Department of Plant Sciences, University of Cambridge, Downing Street, Cambridge CB2 3EA U.K.
Salicylic acid (SA) treatment has recently been reported to inhibit replication of tobacco mosaic virus (TMV) in inoculated tissue. Furthermore, resistance is induced via a novel defensive signal transduction pathway sensitive to inhibition by salicylhydroxamic acid (SHAM; S. Chivasa, A. M. Murphy, M. Naylor, and J. P. Carr, Plant Cell 9: 547--557, 1997). The goals of this study were to determine if replication of viruses other than TMV could be inhibited by SA and, if so, whether the resistance to other viruses could also be prevented by SHAM. Potato virus X (PVX) RNA accumulation in inoculated tobacco leaf tissue was reduced by SA treatment and resistance was dependent on the SHAM-sensitive signaling pathway. However, although symptoms of cucumber mosaic virus (CMV) infection were delayed in SA-treated tobacco plants, this was not due to inhibition of replication but rather to inhibition of systemic movement of the virus. 14CO2-feeding experiments indicated that SA-induced interference with long-distance virus movement is not a by-product of disrupted photosynthate translocation. Significantly, SA-induced resistance to CMV was abolished by SHAM. Thus, the SHAM-sensitive signaling pathway activates both resistance mechanisms: inhibition of long-distance CMV movement and inhibition of TMV and PVX replication.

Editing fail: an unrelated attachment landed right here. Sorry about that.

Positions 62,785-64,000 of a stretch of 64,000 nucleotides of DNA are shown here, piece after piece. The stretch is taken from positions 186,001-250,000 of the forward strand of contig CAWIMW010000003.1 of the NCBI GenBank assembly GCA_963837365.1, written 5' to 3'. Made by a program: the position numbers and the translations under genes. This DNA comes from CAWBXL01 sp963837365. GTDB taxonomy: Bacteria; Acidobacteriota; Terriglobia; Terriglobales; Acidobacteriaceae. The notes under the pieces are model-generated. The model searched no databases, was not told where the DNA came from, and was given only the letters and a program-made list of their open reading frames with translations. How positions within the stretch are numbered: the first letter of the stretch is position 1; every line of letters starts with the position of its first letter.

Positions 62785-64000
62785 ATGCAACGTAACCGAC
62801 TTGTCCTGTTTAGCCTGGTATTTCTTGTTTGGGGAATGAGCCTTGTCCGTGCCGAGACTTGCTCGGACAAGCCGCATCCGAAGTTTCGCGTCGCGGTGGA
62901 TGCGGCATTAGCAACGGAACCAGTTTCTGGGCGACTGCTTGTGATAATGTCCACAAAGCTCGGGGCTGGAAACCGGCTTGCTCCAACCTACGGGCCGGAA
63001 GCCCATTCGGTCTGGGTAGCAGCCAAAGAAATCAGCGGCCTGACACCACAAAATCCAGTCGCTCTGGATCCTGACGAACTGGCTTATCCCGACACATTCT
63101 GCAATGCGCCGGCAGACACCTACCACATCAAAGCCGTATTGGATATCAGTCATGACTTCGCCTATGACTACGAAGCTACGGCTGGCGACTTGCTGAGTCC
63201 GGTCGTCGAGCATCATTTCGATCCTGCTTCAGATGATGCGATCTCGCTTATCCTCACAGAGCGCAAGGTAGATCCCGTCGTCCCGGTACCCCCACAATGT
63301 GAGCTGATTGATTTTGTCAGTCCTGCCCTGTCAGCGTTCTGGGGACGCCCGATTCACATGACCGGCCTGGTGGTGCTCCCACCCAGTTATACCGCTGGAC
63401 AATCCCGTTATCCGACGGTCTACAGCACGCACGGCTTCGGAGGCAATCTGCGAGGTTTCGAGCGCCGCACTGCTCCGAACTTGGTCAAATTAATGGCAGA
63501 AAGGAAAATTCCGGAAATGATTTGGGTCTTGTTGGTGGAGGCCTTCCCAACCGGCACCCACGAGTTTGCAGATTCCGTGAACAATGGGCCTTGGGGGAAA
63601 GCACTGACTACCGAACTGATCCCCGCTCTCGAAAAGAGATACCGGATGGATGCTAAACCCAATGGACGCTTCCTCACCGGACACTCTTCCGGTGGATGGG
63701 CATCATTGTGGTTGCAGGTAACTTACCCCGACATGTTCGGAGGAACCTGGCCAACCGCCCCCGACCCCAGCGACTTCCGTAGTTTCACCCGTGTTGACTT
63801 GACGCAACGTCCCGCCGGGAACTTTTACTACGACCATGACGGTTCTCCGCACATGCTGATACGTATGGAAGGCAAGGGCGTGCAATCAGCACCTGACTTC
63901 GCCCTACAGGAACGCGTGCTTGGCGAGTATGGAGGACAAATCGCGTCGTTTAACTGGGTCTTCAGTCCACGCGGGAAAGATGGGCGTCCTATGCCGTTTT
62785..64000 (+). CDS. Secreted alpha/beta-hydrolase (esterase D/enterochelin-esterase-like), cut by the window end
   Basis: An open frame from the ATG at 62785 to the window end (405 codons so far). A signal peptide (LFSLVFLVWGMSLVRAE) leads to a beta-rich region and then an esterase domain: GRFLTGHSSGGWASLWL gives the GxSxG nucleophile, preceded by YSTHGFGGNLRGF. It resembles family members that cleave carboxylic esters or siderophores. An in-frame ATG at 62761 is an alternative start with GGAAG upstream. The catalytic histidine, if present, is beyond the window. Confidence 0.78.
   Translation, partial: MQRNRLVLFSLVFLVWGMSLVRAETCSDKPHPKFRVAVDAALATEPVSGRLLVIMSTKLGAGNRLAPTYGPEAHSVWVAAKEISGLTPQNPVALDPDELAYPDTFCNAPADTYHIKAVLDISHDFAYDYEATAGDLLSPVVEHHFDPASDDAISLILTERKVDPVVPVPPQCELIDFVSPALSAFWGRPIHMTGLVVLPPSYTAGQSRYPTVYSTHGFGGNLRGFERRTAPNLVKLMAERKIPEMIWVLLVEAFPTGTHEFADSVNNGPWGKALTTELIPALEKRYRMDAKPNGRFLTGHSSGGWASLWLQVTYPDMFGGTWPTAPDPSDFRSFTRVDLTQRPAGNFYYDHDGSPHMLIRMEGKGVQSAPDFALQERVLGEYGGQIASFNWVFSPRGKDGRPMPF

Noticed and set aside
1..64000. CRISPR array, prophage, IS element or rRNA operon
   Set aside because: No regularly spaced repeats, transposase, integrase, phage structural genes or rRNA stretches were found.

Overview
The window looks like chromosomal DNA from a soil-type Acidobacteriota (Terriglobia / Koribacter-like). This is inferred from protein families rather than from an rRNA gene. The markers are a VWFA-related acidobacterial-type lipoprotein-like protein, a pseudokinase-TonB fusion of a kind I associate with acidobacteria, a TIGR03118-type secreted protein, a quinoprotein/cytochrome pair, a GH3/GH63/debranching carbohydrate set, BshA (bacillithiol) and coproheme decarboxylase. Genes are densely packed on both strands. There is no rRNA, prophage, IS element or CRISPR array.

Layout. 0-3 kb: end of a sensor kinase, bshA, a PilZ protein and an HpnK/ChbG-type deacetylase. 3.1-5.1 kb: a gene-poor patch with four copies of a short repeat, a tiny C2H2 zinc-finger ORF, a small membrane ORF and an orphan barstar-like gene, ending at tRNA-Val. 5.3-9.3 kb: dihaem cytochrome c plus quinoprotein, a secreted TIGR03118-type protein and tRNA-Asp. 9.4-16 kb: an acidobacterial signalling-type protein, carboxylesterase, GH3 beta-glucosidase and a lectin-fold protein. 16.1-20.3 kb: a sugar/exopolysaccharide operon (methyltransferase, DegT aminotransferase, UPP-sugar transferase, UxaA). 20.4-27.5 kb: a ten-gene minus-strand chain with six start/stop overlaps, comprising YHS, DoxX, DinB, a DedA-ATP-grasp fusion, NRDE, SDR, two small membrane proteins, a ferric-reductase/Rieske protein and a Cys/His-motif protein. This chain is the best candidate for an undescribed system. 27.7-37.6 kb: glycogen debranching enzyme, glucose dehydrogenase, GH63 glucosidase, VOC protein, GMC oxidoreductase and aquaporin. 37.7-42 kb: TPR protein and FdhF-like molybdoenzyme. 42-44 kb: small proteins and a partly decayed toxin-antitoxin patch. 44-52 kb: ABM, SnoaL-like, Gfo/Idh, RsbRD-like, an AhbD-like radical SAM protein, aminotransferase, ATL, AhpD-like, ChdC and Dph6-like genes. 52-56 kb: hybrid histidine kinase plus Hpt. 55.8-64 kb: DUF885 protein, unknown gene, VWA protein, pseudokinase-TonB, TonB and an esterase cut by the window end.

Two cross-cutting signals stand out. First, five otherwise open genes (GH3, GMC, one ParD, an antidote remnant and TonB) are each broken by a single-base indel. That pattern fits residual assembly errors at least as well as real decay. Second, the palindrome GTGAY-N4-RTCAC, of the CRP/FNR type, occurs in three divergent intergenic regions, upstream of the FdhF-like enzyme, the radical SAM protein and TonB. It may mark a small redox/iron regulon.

systemic acquired resistance.